“Writing for the Ear”
There’s a big difference between writing for the eye and writing for the ear.
In school, our teachers rewarded long, complex sentences with multiple commas and parenthetical clauses that showed we have mastered the basic rules of grammar, spelling and syntax while exhibiting critical thought, nuanced arguments and SAT-level vocabulary. Great writing, we have been taught, is meant to be read – silently.
The problem is, when audiences are listening to material, they don’t have the luxury of scanning back up the page if they get lost. Add to that, our writing needs to become far more conversational and less formal when written for the ear, and you have a real challenge!
Guidelines for writing for the ear:
- Opt for short, punchy sentences with simple structure – listeners cant scan back up the page if they get lost and rarely will they hit “rewind”. Remember that the reader needs to breathe and smaller sentences will help them greatly!
- Use the active voice when writing as it is far more engaging to the listener.
- Always try to paint a vivid picture in the reader’s mind.
- Use an informal, conversational, style with contractions and informal wording – don’t use a $10 word when a nickel will do.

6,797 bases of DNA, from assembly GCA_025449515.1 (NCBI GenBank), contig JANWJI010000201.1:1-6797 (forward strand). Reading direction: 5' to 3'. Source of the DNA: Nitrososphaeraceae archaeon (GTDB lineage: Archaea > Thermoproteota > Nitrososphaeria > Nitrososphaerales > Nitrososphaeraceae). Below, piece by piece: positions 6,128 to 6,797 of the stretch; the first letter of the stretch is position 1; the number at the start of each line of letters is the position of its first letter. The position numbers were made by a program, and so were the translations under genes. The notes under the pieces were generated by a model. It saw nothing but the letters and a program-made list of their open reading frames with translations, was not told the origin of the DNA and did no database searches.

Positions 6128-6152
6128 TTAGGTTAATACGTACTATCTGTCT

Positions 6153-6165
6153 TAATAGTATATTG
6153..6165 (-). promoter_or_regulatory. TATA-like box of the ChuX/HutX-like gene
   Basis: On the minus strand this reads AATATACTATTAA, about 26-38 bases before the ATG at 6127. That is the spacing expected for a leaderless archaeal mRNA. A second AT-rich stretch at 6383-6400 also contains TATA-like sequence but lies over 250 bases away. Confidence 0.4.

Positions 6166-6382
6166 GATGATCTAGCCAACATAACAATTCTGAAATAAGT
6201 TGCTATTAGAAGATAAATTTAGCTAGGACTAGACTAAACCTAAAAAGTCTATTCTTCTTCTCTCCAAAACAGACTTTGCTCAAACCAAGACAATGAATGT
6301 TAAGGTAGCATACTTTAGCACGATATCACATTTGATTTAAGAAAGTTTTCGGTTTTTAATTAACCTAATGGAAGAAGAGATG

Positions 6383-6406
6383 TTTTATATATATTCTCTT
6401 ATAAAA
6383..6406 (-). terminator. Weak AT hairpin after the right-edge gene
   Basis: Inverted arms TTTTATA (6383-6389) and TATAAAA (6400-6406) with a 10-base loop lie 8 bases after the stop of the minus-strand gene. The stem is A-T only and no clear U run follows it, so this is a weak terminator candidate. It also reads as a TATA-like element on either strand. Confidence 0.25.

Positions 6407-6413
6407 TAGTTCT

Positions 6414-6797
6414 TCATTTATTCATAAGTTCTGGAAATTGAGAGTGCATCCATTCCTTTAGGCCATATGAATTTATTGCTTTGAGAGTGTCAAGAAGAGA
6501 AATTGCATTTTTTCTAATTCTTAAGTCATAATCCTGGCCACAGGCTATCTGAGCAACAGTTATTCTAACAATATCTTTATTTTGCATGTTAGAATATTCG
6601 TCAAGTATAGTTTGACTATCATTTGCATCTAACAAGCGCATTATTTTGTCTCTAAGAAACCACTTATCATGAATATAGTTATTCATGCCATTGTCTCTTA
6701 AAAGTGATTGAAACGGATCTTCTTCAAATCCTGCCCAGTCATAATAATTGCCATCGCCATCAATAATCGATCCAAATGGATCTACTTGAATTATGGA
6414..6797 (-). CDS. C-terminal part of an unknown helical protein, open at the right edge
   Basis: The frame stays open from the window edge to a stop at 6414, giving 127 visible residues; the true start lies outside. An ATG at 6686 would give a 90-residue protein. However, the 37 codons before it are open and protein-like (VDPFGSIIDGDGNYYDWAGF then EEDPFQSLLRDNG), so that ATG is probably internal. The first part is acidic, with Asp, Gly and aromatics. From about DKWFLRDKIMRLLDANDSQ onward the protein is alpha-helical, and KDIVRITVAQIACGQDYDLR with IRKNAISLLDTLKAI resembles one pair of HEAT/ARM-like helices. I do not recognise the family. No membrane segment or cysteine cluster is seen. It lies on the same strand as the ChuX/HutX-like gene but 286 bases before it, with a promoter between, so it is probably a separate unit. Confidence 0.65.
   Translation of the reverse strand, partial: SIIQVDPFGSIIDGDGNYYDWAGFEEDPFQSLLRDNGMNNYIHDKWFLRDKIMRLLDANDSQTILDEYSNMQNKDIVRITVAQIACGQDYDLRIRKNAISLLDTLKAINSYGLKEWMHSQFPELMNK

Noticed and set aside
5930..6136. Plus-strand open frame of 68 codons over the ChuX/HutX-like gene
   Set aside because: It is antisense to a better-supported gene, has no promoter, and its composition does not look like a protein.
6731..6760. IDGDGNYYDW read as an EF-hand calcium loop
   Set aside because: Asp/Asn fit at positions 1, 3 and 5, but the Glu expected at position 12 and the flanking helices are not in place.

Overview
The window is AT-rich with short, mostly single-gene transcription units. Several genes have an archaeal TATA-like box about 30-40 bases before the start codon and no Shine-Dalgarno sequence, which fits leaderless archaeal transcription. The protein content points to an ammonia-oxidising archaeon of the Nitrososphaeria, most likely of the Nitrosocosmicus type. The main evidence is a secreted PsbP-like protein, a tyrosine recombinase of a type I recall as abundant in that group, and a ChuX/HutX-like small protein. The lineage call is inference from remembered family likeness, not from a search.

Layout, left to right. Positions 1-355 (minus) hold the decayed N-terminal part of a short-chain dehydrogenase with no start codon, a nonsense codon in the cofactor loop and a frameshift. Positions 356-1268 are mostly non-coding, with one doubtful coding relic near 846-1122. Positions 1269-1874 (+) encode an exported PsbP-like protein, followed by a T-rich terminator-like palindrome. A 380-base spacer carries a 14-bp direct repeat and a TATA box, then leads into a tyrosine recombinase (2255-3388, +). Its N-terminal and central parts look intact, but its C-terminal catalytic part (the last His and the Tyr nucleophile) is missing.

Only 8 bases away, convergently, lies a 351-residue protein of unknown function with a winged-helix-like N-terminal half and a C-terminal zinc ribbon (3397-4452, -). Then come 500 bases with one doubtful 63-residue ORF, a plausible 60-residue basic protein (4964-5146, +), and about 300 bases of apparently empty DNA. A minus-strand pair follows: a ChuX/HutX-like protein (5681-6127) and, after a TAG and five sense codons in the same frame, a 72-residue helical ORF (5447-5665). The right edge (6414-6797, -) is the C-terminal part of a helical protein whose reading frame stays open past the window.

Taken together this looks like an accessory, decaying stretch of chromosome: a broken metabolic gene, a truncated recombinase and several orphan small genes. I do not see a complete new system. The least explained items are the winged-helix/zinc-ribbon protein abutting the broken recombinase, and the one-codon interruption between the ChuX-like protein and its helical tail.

- Always have a clear structure – beginning, middle and end – and a “hook” that grabs their attention in the beginning section. Aim to hook the reader in the first 200 words.
- Make names and places distinct – avoid using names that sound similar – also be clear which characters are involved in a given section of prose.
- Every word is precious – generally account for reading at a pace of 100 words a minute (that’s only 50 words every 30 seconds). You don’t have much to work with so be succinct, remove unnecessary details and stay on plot. Be sure to “hook” the reader in the first 2 minutes, that is, the first 200 words.
- If you must use facts, figures and quotations, summarize and simplify. Its far better to say “around 11 million” than “eleven million, three hundred and eighteen thousand, four hundred and thirty one.”
- When in doubt, simply try reading the piece out loud yourself, the rough spots ought to become clear!
The mission this month is to write for the ear – either take something you already have and adapt it, or write something new. Pieces will be read aloud next time we meet!